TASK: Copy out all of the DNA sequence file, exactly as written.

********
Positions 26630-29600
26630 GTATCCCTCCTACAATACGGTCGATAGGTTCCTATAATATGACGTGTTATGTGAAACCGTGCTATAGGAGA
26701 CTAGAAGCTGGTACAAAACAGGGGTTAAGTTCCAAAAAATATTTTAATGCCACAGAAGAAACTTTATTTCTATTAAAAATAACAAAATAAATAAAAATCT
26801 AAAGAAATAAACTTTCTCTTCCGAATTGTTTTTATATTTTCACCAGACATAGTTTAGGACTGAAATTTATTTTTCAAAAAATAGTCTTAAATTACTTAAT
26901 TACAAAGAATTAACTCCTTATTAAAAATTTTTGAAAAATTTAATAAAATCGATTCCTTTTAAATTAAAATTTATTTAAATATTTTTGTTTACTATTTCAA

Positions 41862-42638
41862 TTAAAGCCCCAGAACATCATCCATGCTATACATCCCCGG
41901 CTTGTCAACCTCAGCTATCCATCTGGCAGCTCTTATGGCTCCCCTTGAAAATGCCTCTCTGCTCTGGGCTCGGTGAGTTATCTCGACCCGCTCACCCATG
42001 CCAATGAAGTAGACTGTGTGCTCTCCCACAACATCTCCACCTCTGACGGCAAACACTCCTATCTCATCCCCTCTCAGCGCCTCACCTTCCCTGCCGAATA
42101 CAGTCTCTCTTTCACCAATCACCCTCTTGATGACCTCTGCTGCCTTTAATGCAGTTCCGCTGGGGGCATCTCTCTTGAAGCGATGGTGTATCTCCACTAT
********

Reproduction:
Positions 26630-29600
26630 GTATCCCTCCTACAATACGGTCGATAGGTTCCTATAATATGACGTGTTATGTGAAACCGTGCTATAGGAGA
26701 CTAGAAGCTGGTACAAAACAGGGGTTAAGTTCCAAAAAATATTTTAATGCCACAGAAGAAACTTTATTTCTATTAAAAATAACAAAATAAATAAAAATCT
26801 AAAGAAATAAACTTTCTCTTCCGAATTGTTTTTATATTTTCACCAGACATAGTTTAGGACTGAAATTTATTTTTCAAAAAATAGTCTTAAATTACTTAAT
26901 TACAAAGAATTAACTCCTTATTAAAAATTTTTGAAAAATTTAATAAAATCGATTCCTTTTAAATTAAAATTTATTTAAATATTTTTGTTTACTATTTCAA

Positions 41862-42638
41862 TTAAAGCCCCAGAACATCATCCATGCTATACATCCCCGG
41901 CTTGTCAACCTCAGCTATCCATCTGGCAGCTCTTATGGCTCCCCTTGAAAATGCCTCTCTGCTCTGGGCTCGGTGAGTTATCTCGACCCGCTCACCCATG
42001 CCAATGAAGTAGACTGTGTGCTCTCCCACAACATCTCCACCTCTGACGGCAAACACTCCTATCTCATCCCCTCTCAGCGCCTCACCTTCCCTGCCGAATA
42101 CAGTCTCTCTTTCACCAATCACCCTCTTGATGACCTCTGCTGCCTTTAATGCAGTTCCGCTGGGGGCATCTCTCTTGAAGCGATGGTGTATCTCCACTAT